At the beginning of last year, Tamara Piona began the most hellish journey of her life.
It was a quest for wellness that involved harrowing medical treatments, hair loss and other trials that continually tested her strength of will.
Eighteen months later, she’s still standing, walking in fact, with her spirit soaring. Friday night saw her joining in with those who had faced tribulations like her own, and though a quick jaunt in a circle took mere minutes compared to the hours of pain they’d felt in the past, it was no less important.
The 2013 Relay For Life of Craig took place this weekend with nine teams and 107 total pre-registered participants coming out to support the cancer fundraising event. The community get-together raised about $3,500 leading up to the special night, which was a bit scaled back this year.
Organizer Leeann Cline said the usual location of the Moffat County High School track was changed to the Moffat County Fairgrounds this year in order to prevent heavy winds from being a nuisance. Additionally, they were able to use the adjacent pavilion for the night’s dinner and for tables to set up fundraisers like a silent auction and vending.
Cline almost was unable to attend because of the impending birth of her second child, but she was glad she was able to be there for the festivities.
“Our community’s really awesome and have really stepped up to the plate,” she said.
With a full schedule of activities running through the night, Relay kicked off with a keynote speech by Piona about how being afflicted with cancer has impacted her and her family.
She was diagnosed with stage four adenocarcinoma in her lungs in January 2012, and she immediately was put into chemotherapy and radiation treatment for six weeks.
“That almost killed me,” she said. “I lost all my hair, lost a bunch of weight.”
Piona's medical experts have kept her under careful watch since her initial diagnosis. In November, it was revealed she also had a small brain tumor that doctors were able to “zap out in one day.”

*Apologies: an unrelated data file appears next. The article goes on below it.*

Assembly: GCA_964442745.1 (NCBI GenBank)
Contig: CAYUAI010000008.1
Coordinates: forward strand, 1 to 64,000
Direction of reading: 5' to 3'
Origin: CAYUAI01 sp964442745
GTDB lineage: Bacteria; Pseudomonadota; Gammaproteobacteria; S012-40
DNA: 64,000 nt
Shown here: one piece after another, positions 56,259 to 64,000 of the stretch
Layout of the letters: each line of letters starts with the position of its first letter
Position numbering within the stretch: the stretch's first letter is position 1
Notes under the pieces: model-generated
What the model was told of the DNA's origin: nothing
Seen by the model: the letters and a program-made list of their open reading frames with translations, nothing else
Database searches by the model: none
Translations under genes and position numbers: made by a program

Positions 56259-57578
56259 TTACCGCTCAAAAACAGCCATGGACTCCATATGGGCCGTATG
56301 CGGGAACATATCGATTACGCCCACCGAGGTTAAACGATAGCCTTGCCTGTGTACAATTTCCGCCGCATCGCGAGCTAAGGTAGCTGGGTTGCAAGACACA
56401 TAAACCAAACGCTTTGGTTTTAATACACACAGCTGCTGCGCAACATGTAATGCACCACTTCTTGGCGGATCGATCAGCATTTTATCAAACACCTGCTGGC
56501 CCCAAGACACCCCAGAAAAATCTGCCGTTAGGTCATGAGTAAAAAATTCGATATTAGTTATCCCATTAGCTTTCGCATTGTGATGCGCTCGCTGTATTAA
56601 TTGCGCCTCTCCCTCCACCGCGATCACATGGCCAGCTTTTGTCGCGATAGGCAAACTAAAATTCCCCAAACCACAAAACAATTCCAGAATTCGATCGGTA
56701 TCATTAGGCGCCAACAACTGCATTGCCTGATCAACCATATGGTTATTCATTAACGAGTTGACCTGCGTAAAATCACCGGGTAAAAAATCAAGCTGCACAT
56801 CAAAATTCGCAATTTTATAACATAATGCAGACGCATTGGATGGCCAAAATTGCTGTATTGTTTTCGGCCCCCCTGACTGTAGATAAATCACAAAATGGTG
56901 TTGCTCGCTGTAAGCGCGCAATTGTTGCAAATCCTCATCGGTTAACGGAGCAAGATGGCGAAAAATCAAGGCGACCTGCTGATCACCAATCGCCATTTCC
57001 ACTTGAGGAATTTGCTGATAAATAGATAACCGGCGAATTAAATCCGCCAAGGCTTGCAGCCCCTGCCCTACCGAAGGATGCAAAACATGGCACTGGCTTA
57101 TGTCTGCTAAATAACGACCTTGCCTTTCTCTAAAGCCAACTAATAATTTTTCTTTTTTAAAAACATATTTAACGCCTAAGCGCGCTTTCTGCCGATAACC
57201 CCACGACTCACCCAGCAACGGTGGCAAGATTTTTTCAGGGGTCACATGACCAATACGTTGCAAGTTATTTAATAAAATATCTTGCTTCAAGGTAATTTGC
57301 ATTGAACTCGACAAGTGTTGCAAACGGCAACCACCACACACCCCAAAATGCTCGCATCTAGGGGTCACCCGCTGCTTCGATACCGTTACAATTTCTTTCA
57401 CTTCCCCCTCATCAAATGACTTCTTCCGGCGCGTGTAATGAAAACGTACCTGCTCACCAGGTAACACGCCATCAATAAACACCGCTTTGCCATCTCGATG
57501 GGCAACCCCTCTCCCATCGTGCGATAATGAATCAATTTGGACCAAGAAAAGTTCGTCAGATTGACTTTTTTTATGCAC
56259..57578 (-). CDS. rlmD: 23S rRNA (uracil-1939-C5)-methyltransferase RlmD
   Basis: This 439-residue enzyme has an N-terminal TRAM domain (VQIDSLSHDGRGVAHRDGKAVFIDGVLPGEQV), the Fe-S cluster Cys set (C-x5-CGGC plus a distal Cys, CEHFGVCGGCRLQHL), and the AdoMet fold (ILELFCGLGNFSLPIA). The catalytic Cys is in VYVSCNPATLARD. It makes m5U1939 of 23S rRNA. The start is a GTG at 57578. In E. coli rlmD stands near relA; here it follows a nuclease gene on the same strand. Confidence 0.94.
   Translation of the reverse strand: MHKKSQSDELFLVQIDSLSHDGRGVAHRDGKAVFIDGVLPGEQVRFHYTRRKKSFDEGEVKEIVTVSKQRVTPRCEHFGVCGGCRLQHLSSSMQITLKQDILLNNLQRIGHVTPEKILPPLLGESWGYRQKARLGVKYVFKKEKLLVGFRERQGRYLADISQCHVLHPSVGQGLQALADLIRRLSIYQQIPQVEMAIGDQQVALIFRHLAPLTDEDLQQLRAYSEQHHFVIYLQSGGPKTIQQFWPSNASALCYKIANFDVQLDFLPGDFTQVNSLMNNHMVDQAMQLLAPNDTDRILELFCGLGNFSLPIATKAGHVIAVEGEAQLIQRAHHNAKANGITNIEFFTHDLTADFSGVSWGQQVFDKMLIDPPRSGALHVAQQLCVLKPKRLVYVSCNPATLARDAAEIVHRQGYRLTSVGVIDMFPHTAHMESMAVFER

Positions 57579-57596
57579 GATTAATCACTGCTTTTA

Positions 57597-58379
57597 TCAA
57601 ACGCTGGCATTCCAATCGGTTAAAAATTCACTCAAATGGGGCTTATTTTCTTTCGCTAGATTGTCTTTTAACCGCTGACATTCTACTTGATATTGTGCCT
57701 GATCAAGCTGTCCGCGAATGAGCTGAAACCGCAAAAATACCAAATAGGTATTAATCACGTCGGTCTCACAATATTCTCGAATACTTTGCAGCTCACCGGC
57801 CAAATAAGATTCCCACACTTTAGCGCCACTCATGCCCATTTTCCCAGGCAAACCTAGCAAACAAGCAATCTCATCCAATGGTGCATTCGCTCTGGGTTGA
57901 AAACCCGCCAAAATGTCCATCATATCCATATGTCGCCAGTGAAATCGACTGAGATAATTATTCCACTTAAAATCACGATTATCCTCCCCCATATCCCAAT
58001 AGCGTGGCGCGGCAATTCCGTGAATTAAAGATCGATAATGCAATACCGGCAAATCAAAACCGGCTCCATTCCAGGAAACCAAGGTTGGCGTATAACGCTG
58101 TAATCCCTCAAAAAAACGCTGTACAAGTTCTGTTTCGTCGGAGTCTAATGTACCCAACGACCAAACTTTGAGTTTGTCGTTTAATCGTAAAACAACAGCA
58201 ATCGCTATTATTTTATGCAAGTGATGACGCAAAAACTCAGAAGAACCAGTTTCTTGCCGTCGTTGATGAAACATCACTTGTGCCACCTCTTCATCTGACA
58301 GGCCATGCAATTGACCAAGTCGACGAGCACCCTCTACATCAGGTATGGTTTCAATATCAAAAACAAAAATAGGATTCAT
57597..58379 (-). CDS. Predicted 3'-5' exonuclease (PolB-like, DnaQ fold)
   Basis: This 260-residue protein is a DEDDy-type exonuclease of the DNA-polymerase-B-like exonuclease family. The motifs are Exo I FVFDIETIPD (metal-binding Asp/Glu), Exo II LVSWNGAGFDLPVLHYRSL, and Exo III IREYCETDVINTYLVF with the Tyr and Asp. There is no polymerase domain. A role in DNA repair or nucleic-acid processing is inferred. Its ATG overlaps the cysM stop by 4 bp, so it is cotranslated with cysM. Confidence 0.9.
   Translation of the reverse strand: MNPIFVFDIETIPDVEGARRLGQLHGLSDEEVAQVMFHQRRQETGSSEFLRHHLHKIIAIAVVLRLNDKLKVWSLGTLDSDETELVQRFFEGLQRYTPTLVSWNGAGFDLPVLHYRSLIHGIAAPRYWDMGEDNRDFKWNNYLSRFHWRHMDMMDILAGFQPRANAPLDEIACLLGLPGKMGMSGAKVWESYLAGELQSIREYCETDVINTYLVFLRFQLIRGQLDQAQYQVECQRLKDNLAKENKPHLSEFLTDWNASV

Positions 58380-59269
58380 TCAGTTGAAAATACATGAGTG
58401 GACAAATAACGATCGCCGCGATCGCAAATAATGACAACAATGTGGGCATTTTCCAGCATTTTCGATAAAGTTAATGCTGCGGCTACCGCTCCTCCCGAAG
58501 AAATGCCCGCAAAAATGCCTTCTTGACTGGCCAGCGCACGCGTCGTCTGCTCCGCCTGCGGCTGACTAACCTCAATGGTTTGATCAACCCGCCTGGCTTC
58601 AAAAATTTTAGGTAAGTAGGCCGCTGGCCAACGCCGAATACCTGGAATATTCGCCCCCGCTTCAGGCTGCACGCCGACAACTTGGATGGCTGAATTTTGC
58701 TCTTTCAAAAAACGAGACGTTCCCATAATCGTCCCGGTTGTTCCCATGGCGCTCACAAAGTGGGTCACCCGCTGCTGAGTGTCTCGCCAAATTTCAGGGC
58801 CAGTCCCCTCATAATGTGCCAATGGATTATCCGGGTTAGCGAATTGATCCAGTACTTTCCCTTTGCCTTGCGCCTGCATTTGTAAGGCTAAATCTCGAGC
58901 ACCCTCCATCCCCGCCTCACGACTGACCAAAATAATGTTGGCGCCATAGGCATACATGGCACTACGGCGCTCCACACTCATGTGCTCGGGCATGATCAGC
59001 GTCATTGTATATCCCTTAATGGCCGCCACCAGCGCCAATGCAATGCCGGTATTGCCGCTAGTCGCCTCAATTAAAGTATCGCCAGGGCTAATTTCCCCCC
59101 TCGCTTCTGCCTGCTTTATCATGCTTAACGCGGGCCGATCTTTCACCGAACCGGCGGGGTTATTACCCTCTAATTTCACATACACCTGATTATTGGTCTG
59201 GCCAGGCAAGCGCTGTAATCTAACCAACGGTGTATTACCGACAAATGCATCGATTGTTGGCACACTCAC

“I just got another CAT scan and MRI the other day, and my head’s completely clear,” she said.
Piona said it was her faith in a higher power that helped her through her dark days.
“I give God all the glory,” she said. “I shouldn’t even be alive right now, according to statistics.”
She also credited her more earthbound support staff: her family and friends.
Her fiancé, Gerald Tamburelli, said being by her side through such an ordeal was difficult, and her son, Christian, 11, took the news very hard.
“I broke down and I was really sad, and ever since I’ve prayed every day that my mom’s cancer will stay killed and never pops back up,” he said.
While Piona participated in the survivors lap around the track — appropriately set to the sounds of Matthew Wilder’s “Break My Stride” — her fiancé and son joined in for the subsequent caregivers lap, with the never-say-die anthem “Eye of the Tiger” by Survivor.
Piona said she was proud of Tamburelli for being able to make it around the track, still recovering from back surgery.
“I love her so much, and I thought I was going to lose her, so I wanted to walk for her,” he said. “I just got off the cane yesterday.”
The feeling of support was immeasurable with the many luminarias lining the inner edge of the track with survivor and supporter sentiments like “With you all the way,” “I love my doctors” or “Don’t give up the fight! You can win!” as well as personal memorials to those who have lost loved ones to cancer.
Sabrina Zachary, member of the Spartan Student Government team with Colorado Northwestern Community College, said she found it important to get involved with the cause, one she hopes the community will continue to support.
“Even if we haven’t all been directly affected by cancer, it touches our hearts and we care about it,” she said.
Andy Bockelman can be reached at 970-875-1793 or email@example.com.